Library Journal

(Starred review.) The highly anticipated conclusion to the Hunger Games trilogy does not disappoint. If anything, it may give readers more than they bargained for: in action, in love, and in grief.... Collins does several things brilliantly, not the least of which is to provide heart-stopping chapter endings that turn events on their heads and then twist them once more. But more ambitious is the way she brings readers to questions and conclusions about war throughout the story.

Discussion Questions 
1. What is Katniss’s greatest challenge when she returns to see the ruins of her home? What is the meaning of the rose she finds on her dresser? Why does she keep repeating facts about herself?

2. Why does Katniss take the cat Buttercup back to District 13? What role does Buttercup play in the story in later chapters?

3. What is the first reaction Katniss has to the people of District 13? What makes her say, “In some ways District 13 is even more controlling than the Capitol”?

4. What influences her decision to become the Mockingjay? Why does Katniss have to ask for conditions once she agrees to take on the role of Mockingjay?

5. Discuss the feelings between Katniss and Coin. Why do they distrust each other from the beginning? How does Coin treat the conditions that Katniss demands for being the Mockingjay? Is Katniss really a threat to Coin’s power?

6. Compare the reactions of Katniss and Gale to the imprisonment and treatment of Katniss’s prep team, Venia, Octavia, and Flavius. How does this reflect on both of them? What is the difference between the prep team and the filming crew—Cressida, Mesalla, Castor, and Pollux—who are also from the Capitol?

7. What was necessary for Katniss to create a truly effective “propo” for the rebellion? Why didn’t the first idea work? Why does Haymitch say, “That is how a revolution dies”? After the taping in District 8, what does Katniss mean when she says, “I have a kind of power I never knew I possessed”?

8. Discuss the role of television “propaganda” in today’s society and the techniques that are used to influence our thinking. How do these techniques compare to those used by the Capitol and the rebels in Mockingjay?

9. Why did Plutarch cover up Katniss and Gale’s insubordination in District 8 during the taping? What is the effect of the “propo” on the rebellion in other districts? Why are the “propos” so vital to the rebellion? What effect do Katniss and the Mockingjay symbolism have on those fighting against the Capitol and those in the Capitol?

10. Discuss the role of music in this book. What is the significance of the “Hanging Tree” song? How many ways does the song play a part in the story? How does it connect Katniss and Peeta to their past and their future? Research the song “Strange Fruit” sung by Billie Holiday and discuss its aimilarities and differences to Katniss’s song.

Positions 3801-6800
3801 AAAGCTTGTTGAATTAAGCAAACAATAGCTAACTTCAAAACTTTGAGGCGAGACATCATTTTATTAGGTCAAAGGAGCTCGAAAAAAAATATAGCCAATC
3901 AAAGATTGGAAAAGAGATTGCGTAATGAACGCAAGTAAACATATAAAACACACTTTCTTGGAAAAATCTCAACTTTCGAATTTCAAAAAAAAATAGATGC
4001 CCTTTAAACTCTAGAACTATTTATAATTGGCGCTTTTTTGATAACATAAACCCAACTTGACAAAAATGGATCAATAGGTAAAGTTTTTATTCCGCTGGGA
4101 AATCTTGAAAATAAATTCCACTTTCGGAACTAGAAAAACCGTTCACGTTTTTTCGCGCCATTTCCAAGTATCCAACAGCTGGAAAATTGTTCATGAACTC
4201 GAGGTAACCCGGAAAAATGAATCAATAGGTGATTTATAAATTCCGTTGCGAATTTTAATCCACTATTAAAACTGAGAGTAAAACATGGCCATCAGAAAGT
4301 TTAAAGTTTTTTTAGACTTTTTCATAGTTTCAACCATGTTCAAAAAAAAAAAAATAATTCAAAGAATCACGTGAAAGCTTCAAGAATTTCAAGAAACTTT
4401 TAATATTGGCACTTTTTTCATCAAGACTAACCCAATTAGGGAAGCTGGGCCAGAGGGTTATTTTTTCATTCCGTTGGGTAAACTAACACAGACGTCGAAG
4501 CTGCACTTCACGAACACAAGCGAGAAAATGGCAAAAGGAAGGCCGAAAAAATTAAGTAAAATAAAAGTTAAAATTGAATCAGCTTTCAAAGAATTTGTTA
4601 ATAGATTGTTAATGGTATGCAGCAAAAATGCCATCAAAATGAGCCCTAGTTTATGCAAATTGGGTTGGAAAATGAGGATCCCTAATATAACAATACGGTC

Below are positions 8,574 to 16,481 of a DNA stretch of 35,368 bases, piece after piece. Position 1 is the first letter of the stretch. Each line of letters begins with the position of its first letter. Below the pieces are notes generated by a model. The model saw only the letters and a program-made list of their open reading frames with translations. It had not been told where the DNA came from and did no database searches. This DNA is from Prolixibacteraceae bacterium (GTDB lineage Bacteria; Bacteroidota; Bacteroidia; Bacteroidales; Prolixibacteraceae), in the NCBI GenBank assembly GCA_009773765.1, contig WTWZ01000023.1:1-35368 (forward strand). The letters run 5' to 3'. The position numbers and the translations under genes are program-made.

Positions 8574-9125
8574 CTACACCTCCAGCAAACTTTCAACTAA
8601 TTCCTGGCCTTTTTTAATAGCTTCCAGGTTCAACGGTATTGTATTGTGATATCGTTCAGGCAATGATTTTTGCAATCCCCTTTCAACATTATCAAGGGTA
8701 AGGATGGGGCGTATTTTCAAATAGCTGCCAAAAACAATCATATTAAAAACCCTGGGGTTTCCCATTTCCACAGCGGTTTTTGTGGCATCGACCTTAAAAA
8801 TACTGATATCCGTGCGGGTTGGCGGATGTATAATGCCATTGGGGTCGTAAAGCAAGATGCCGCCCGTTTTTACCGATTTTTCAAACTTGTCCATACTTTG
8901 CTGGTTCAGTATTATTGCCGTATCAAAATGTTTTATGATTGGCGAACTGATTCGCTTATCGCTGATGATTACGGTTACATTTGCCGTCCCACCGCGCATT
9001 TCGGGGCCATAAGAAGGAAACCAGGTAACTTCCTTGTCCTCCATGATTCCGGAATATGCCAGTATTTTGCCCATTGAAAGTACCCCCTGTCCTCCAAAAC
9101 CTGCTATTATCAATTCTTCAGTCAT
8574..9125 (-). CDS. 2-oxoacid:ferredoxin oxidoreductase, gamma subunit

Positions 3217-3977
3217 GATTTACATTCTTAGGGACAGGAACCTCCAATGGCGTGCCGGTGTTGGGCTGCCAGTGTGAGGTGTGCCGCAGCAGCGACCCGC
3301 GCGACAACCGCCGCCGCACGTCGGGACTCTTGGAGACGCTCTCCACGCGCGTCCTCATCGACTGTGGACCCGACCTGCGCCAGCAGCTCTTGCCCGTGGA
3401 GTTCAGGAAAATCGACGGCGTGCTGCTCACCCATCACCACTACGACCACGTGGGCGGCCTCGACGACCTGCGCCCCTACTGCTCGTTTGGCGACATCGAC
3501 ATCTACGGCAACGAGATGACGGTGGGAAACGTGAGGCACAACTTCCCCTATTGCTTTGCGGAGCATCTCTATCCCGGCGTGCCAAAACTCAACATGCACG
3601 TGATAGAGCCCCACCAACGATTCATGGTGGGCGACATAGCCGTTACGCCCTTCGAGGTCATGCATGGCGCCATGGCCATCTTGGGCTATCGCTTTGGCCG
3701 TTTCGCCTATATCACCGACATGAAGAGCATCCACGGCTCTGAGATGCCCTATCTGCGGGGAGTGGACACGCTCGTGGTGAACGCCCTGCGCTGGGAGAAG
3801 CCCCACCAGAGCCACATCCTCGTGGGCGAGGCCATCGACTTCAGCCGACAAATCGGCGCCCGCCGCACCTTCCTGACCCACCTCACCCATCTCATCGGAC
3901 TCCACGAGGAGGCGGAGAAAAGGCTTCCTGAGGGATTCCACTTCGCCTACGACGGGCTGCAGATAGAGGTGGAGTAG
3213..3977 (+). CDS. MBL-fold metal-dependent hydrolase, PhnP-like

11. Discuss the changing nature of the relationship between Katniss and Gale. What does Gale say is the“only way I get your attention”? Did Katniss ever love Gale the way he wants her to love him? Does he truly love her?

12. Discuss the changing nature of Prim’s role in the story, as she grows older. Identify times when Prim helps Katniss when no one else can.

13. Why do the rebels decide to rescue Peeta? Discuss the effects of the “hijacking” of Peeta’s brain. Discuss Katniss’s comment, “It’s only now that he’s been corrupted that I can fully appreciate the real Peeta.” What is the significance of the pearl she keeps?

14. Why are Finnick and Johanna important to Katniss? Discuss her relationship to each of them and how they help her prepare for the final fight. What is the effect of Finnick’s “propo” about his treatment by President Snow?

15. When Katniss learns of the work Gale is doing with Beetee, using the psychology of trapping as much as the mechanics, she says to Gale, “Seems to be crossing some kind of line.” Gale’s reply is that they are “following the same rule book President Snow used.” Do the ends in this battle justify the means, as Gale seems to imply?

16. Why is it so hard for Katniss to accept Gale’s idea for trapping the workers inside the Nut (“I can’t condemn someone to the death he’s suggesting”)? What does she mean when she says to the wounded man in the square, “I’m tired of being a piece in their Games”? How many ways does the invasion of the Capitol remind Katniss of the Games?

17. Discuss Katniss’s feelings of guilt and insecurity when confronting Peeta. What makes her say, “Finally, he can see me for who I really am. Violent. Distrustful. Manipulative. Deadly”? What makes her think the worst of herself?

18. What are Coin’s motives in ordering Peeta to join Katniss’s squad in the Capitol? What are the advantages and disadvantages of having him on the squad? When Boggs transfers the holo to Katniss, why does he say, “Don’t trust them”? Whom does he mean?

19. Do you believe it was the rebels who killed the children with the exploding parachutes? If so, how does that make you feel about whether this was justified as a means of winning the war?

20. Why does Paylor allow Katniss to enter the rooms where Snow is being held? Does she know that Snow will reveal to Katniss the role of the rebels in Prim’s death? Did Snow tell Katniss the truth?

21. Why did Katniss vote for another Hunger Games? To save the lives of more people? Or did she secretly anticipate sabotaging the plan?

22. Why does Katniss assassinate Coin? Does she do it to avenge Prim, or because she believes it is for the greater good of the country, or both? How does Katniss escape retribution for Coin’s death?

23. Gale tells Peeta, when they are hiding out in the Capitol, that Katniss will pick whichever one of them she can’t survive without. In the end, why is that one Peeta and not Gale?

(Questions issued by pubisher.)